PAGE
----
Woman who fell on her face loses €60,000 case against Ryanair

Sabrina Melloni (51) claimed she slipped on wet stairs while getting off plane in Dublin

A woman who lodged a €60,000 personal injuries claim after falling down the exit stairs of a Ryanair plane at Dublin Airport, has lost her case and been ordered to pay the airline’s legal costs. File photograph: Alan Betson/The Irish Times.

A woman who lodged a €60,000 personal injuries claim after falling down the exit stairs of a Ryanair plane at Dublin Airport, has lost her case and been ordered to pay the airline’s legal costs. File photograph: Alan Betson/The Irish Times.

 

A woman who lodged a €60,000 personal injuries claim after falling down the exit stairs of a Ryanair plane at Dublin Airport, has lost her case and been ordered to pay the airline’s legal costs.

Judge Jacqueline Linnane said Sabrina Melloni was carrying two pieces of hand luggage and her handbag as she disembarked from the Boeing 737 and did not use the handrails on either side of the steps.

Barrister Andrew Walker, for Ryanair, told the Circuit Civil Court that Ms Melloni (51) had been exiting a London to Dublin flight at 11.30am on New Year’s Eve when she fell.

Ms Melloni, of Beechfield House, Oulton Road, Clontarf, Dublin 3, fell on her face and suffered a bump to her forehead and soft tissue injuries that cleared up after some months.

Mr Walker said she had brought the claim under Article 17 of the Montreal Convention on the basis that the stairs lowered from the body of the aircraft were wet and slippery and caused her to fall.

In a reserved judgment, Judge Linnane said a full defence was delivered by Ryanair and Mr Walker had specifically pleaded that the incident did not come within the provisions of Article 17 of the convention and Ms Melloni was therefore precluded from maintaining any cause of action against Ryanair.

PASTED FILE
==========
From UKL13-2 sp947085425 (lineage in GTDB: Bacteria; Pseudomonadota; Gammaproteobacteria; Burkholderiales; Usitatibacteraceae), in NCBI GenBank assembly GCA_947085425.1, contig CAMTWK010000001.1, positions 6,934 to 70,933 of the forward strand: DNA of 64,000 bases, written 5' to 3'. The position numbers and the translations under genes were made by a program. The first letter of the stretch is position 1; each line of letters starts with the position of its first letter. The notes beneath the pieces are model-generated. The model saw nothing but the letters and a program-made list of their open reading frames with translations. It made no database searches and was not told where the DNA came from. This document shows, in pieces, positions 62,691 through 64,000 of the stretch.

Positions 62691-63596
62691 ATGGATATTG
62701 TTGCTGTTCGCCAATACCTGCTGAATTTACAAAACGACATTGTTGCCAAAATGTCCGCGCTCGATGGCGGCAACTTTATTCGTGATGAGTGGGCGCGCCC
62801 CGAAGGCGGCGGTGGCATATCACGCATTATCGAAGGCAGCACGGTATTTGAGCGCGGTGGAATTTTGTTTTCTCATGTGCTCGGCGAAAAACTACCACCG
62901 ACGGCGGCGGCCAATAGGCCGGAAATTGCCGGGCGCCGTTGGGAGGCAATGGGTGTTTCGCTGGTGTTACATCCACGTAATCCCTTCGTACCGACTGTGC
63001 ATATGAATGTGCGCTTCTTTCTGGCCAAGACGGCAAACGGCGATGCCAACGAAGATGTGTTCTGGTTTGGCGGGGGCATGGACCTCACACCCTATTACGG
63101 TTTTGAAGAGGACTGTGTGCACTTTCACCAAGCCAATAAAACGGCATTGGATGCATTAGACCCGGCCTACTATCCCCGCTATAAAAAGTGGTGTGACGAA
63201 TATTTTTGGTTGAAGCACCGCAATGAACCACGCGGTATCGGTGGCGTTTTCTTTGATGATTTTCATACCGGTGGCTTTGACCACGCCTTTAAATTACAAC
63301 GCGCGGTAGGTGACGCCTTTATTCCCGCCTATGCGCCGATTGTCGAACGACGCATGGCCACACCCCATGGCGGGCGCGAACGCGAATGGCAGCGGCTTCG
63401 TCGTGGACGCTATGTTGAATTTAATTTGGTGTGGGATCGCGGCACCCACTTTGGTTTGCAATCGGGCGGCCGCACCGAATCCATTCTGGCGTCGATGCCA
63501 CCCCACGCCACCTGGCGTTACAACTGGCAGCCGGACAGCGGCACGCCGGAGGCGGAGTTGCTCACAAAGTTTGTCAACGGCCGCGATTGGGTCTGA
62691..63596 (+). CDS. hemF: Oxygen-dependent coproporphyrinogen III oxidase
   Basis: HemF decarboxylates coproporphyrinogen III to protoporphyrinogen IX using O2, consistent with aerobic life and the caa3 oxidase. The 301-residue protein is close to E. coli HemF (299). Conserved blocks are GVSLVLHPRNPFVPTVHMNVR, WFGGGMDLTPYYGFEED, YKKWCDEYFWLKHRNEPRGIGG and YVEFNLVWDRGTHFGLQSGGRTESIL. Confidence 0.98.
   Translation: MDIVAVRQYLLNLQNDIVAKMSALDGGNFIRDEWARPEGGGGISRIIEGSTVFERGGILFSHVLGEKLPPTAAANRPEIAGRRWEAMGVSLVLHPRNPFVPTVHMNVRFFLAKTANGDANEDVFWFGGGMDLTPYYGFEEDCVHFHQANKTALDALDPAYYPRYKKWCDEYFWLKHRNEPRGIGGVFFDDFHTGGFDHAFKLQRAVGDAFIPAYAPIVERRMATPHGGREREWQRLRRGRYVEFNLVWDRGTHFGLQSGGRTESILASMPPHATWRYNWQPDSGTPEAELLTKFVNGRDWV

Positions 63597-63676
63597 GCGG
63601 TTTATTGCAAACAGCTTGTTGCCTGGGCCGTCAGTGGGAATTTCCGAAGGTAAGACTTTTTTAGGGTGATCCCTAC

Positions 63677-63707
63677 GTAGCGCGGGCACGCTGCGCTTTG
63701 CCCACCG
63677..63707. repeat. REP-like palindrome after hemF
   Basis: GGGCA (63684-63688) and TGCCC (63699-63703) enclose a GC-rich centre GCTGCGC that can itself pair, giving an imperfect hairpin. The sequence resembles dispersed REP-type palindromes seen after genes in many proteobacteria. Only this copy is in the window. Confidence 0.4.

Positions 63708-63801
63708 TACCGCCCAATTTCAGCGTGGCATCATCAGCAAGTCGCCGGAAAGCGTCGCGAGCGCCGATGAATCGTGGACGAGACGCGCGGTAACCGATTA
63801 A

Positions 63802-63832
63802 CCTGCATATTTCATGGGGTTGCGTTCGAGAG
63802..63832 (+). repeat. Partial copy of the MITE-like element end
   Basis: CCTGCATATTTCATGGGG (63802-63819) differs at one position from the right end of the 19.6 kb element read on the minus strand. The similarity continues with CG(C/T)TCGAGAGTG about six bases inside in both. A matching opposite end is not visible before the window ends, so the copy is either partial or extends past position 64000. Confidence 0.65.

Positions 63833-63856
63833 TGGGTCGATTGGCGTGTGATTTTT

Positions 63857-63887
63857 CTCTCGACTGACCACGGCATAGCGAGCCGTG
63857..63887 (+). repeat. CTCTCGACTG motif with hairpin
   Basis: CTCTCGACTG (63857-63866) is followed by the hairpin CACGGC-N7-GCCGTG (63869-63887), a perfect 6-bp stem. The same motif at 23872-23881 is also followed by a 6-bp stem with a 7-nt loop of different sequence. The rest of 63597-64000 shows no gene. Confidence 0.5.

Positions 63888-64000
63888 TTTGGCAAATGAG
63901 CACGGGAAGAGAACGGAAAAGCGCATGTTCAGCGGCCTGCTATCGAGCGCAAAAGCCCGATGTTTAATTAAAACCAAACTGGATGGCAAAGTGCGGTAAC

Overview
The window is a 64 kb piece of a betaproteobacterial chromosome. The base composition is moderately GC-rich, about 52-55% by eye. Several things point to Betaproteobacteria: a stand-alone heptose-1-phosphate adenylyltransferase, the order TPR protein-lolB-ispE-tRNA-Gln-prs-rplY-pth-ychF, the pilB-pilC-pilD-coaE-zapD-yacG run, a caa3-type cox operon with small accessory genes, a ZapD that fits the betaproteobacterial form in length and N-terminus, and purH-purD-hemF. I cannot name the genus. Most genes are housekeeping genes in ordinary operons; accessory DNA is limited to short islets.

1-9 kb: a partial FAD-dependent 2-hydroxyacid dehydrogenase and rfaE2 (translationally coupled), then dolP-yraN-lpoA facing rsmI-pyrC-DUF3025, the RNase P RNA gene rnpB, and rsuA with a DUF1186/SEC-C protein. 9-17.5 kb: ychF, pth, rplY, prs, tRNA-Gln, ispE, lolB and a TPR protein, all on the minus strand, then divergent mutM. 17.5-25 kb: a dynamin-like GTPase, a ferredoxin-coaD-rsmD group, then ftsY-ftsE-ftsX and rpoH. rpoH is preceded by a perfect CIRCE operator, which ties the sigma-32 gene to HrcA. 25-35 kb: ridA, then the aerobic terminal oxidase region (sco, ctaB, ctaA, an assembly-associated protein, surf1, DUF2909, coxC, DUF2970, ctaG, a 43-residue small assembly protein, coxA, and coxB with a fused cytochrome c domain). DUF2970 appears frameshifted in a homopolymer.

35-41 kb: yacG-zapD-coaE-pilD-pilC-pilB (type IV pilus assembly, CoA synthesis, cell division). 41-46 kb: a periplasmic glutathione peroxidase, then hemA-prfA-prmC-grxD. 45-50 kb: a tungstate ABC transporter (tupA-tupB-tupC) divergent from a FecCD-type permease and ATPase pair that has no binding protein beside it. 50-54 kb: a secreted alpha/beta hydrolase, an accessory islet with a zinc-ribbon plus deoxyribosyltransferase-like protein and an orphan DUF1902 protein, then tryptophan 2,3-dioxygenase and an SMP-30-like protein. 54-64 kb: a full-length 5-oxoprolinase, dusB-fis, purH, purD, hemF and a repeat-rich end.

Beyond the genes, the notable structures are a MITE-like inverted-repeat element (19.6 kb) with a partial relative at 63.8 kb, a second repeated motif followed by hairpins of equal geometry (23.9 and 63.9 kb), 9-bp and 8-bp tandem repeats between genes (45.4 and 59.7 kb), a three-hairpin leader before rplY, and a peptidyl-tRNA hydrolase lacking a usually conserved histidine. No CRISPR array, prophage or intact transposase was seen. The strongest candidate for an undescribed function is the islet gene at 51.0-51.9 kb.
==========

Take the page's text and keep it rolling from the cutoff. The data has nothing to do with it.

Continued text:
Not disputed

The judge said it was not disputed that Ms Melloni fell and was injured when using the stairs but Ryanair denied they were wet.

Judge Linnane said the Montreal Convention was transposed into Irish Law through a 2004 Act and provided an exclusive cause of action and sole remedy against the carrier and restricted a claimant to proceedings against the carrier.

She said Ms Melloni was with her nine-year-old daughter at the time and they were disembarking from the front of the aircraft after up to 70 others had done so without incident while using the same stairs.

The judge said Mr Walker had claimed that what happened was not “an accident” within the meaning of Article 17 of the Convention and had quoted US and UK legal authorities, in the absence of Irish authorities, to support his contention.

Judge Linnane said Ms Melloni’s evidence was that it was raining and she was not afforded assistance as she disembarked but had not asked either of the two cabin crew for help. On behalf of Ryanair a senior supervisor stated it was not raining and the steps were dry.

The judge said weather records for December 31st, 2015 showed there had been no rain recorded in Dublin until 4pm that afternoon, more than four hours after Ms Melloni fell. She found the fall was not an “accident” within the meaning of Article 17 of the Convention.

The court concluded that Article 17 contemplated, by the term accident, “a distinct event, not being any part of the usual, normal and expected operation of the aircraft.”